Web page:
These fenestrated axes we discovered together with other ceremonial weapons like daggers and arrows, in the Obelisk Temple of Byblos. These weapons were offerings presented to the warrior city gods, the god Reshef or the goddess Anat.

 

5- Goddess Hathor

ivory
Kamed el Loz,

Late Bronze Age

The Bronze Age starts a new era with the

development of urban civilization and the emergence of writing. This period is divided into 3 phases: the Early (3200-2000), Middle (2000-1500) and Late (1500-1200) Bonze Ages.

During this period, the first villages in Lebanon became fortified cities which developed commercial and maritime activities. Byblos whose relations with Egypt go back to the 4th. millennium B.C. was the most prominent settlement.

The coastal cities stood at the heart of Eastern Mediterranean trade. Inland sites too, like Tell ‘Arqa in the ‘Akkar valley and Kamed el Loz in the Beqaa, played an important role in establishing trade relations with Syria, Mesopotamia and Palestine.

6- Statuette

gilded bronze

Byblos, Middle Bronze Age

This figurine belongs to a group of offerings which were found under the Obelisk Temple in Byblos. These are usually male and nude figurines wearing a helmet or a conical headdress which resembles the Egyptian crown. This betrays close relationship between Egypt and Byblos.


7- Cosmetic box

ivory Sidon,

Late Bronze Age

This duck-shaped make-up box is a luxury item. It was carved in a hippopotamus tusk. It is a rare example of ivory from Lebanon, the

majority of these ivory products having been taken as booty by the Assyrian kings.

8- Musician with a lyre

ivory
Kamed el Loz,

Late Bronze Age

The Kamed el Loz ivory figurines attest the craftsmanship of local artisans during the Late Bronze Age. They also attest, together with other finds from the same site, the existence of luxury items.

 

THE BRONZE AGE (1200 B.C- 333 B.C)

The Iron Age coincides with the First Millennium B.C. and is divided into Iron Age I (XII-IX c.), II (IX-VII c.) and III (VI-IV c.).

During this period, and after an era of autonomy, the city-states of the area came under Assyrian, Babylonian and Persian hegemony. Under the latter, Phoenicia became part of the VIth satrapy (province) whose capital was Sidon. The Phoenician fleet was placed under the orders of the Great Persian King and participated in his military expeditions in the Mediterranean.

In Lebanon, the Iron Age coincides with the climax of the Phoenician civilization which culminated in its maritime expansion and the transmission of the alphabet which was attributed by the Greek legend to the Tyrian Cadmos.

The word Phoenician is a Greek designation meaning red or purple which referred to the people of the Levantine coast during that period. Tyre mastered the production of purple dye and her fame, wealth and power were immortalized by the prophet Ezekiel.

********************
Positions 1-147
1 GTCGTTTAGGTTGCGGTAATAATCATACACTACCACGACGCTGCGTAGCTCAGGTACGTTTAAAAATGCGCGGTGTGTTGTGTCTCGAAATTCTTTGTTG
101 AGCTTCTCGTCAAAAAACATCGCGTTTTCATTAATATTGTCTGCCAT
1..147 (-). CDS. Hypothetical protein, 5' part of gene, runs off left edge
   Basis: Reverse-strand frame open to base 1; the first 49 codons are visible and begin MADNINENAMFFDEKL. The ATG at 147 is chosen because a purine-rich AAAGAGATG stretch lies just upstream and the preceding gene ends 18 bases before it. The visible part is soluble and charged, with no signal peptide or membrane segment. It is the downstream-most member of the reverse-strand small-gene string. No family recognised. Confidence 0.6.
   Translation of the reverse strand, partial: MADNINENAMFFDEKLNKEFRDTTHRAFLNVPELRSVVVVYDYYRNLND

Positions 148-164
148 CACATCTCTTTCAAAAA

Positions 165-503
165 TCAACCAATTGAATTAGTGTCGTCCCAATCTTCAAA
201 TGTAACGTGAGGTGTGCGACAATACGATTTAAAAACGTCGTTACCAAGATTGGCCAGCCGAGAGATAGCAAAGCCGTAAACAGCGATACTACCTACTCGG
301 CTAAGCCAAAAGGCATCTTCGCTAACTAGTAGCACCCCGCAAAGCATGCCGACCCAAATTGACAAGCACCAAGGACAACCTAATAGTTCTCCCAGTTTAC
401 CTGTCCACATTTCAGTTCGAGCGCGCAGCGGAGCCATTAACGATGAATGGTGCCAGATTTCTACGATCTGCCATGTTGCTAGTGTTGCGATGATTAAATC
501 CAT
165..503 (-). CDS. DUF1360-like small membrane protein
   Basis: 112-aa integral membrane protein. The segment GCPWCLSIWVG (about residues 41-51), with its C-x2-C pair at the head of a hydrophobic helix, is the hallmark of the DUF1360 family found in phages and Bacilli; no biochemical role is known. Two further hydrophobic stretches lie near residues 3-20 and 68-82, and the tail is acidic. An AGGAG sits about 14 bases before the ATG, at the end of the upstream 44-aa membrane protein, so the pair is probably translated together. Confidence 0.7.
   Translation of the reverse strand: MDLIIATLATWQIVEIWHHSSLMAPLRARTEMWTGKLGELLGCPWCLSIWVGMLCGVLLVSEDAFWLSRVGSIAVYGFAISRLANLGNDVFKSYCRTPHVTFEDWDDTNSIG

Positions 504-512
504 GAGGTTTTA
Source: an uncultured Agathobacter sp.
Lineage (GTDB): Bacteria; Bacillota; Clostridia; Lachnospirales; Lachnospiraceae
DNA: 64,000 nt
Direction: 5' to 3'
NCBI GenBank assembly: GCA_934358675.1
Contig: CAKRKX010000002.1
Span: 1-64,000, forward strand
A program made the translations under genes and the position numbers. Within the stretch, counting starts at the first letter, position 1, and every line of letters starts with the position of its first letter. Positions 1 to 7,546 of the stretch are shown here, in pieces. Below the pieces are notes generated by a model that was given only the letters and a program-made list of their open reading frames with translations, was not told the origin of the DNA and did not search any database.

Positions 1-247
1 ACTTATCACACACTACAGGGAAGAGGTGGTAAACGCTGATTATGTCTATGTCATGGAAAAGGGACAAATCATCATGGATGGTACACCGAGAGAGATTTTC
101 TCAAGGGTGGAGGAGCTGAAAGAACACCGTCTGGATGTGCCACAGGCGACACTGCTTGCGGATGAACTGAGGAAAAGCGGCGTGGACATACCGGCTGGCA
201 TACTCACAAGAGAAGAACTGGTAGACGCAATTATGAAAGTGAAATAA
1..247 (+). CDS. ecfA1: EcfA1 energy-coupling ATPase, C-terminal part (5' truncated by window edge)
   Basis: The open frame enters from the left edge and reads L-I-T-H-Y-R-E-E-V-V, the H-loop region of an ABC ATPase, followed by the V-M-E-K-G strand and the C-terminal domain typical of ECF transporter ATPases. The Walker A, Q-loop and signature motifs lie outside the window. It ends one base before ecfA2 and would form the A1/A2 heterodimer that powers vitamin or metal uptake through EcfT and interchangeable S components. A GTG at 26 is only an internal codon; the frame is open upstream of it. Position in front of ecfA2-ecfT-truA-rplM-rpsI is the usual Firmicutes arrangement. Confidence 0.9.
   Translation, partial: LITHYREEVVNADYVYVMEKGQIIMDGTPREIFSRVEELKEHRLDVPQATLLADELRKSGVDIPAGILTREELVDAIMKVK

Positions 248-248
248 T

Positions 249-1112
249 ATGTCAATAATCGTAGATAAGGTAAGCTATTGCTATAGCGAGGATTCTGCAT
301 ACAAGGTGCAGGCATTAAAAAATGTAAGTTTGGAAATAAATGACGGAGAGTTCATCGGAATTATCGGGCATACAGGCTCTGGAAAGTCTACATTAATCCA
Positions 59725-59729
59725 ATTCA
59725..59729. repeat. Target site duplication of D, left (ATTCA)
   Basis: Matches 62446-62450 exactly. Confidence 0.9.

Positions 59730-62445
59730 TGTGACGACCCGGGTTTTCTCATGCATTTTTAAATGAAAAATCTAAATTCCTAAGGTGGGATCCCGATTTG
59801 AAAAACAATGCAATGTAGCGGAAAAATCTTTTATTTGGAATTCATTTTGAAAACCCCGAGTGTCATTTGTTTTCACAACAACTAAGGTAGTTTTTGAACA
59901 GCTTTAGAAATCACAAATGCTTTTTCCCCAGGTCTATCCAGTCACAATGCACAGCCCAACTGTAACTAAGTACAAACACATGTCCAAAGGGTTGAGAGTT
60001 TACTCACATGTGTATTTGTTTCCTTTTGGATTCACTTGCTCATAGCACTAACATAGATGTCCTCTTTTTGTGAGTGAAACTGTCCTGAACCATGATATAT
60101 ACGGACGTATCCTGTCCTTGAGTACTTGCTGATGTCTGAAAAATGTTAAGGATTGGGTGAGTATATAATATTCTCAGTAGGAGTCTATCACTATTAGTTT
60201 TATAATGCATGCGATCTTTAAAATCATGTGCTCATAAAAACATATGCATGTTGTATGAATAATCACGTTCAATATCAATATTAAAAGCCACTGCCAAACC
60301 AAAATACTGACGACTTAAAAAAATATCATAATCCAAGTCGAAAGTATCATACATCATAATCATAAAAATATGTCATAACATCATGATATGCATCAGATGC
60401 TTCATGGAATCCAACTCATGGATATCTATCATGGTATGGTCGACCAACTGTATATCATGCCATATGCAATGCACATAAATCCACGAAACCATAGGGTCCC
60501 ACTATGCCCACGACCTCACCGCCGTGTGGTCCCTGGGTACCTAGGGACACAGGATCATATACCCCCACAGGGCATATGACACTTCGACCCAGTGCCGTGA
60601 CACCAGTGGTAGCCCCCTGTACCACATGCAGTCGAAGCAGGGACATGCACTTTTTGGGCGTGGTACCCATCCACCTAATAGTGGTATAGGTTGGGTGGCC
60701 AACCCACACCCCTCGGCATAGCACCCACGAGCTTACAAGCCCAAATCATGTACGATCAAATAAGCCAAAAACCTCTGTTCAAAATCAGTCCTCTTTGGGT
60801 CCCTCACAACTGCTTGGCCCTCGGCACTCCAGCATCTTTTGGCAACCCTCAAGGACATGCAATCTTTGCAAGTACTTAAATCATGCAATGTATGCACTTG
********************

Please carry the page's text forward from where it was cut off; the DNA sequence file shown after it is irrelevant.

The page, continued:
1- Statuette of a child

with a Phoenician inscription
This statuette was given by Baalshillem,
son of king Banaa, king of the Sidonians,
son of king Baalshillem, king of the
Sidonians, to his lord Eshmun of the
spring Yd[l]al. May he bless him
Marble, Sanctuary of Eshmun Bustan esh Sheikh (near Sidon), 5th c. B.C.

This statuette was discovered in a sanctuary dedicated to the healing god Eshmun. This offering was dedicated to the god by the parents, to thank him for the healing of their child


2-Pendant

gold and agate
Magharet Tabloun (near Sidon), 5th century B.C

3- Crater decorated

with ducks,

terracotta
Khalde, 9th-7th century B.C.
Because of the Cypriot influence on its decoration, the Khalde crater attests clearly the existence of important trade relations between the Phoenician cities and the Mediterranean during the 1st millennium B.C.

4- Anthropoïd sarcophagus,

marble
Ayn el Helwe (near Sidon), 5th century B.C.
This anthropoid sarcophagus which developed from the Egyptian mummy case, has a head sculptured in the Greek style on its cover. It belongs to the Ford Collection which was discovered in 1901 in Sidon.


5- Necklace decorated

with a gorgone’s head,

gold
Magharet Tabloun (near Sidon)
5th century B.C.

This jewellery was found in the tomb of a woman whose high social rank is attested by the good quality and the wealth of the objects buried with her.

 

6- Rhyton depicting head of a pig,

terracotta
Sheikh Zenad, 5th century B.C.

This type of pottery is a Greek import known as Attic ware because it comes from the region of Athens. Caracterized by its black glaze, it bears witness to the trade exchanges in the Mediterranean between the 6th and the 4th c. B.C.


7- Capital

with bull protomes marble
Sidon, 5th century B.C.

This capital belongs also to the Ford Collection and shows the strong influence of the Persian art of Susa and Persepolis in Sidon during the Late Iron Age.

THE HELLENESTIC PERIOD (333B.C.- 64 B.C.)

In 333 B.C., the decisive victory won by Alexander the Great over the Persian king Darius III opened the gates of Phoenicia to the Greek conqueror.

Tired from the Persian yoke, the Phoenician cities welcomed the Hellenic king. Only Tyre resisted but the island city was stormed after a long siege
After Alexander’s untimely death, his successors, Ptolemes and Seleucids, fought over the control of the territories. In 198 B.C. Phoenicia came under Seleucid rule. Monarchy was then abolished and the Phoenician cities were ruled by high officials bearing Greek names. They enjoyed however some autonomy and were given the right to mint coins.

Greek influence which had made its way to Phoenicia during the Persian period became now stronger: educated people spoke Greek and adopted a Greek lifestyle. In Kharayeb, local craftsmen copied figurines imported from the Aegean world.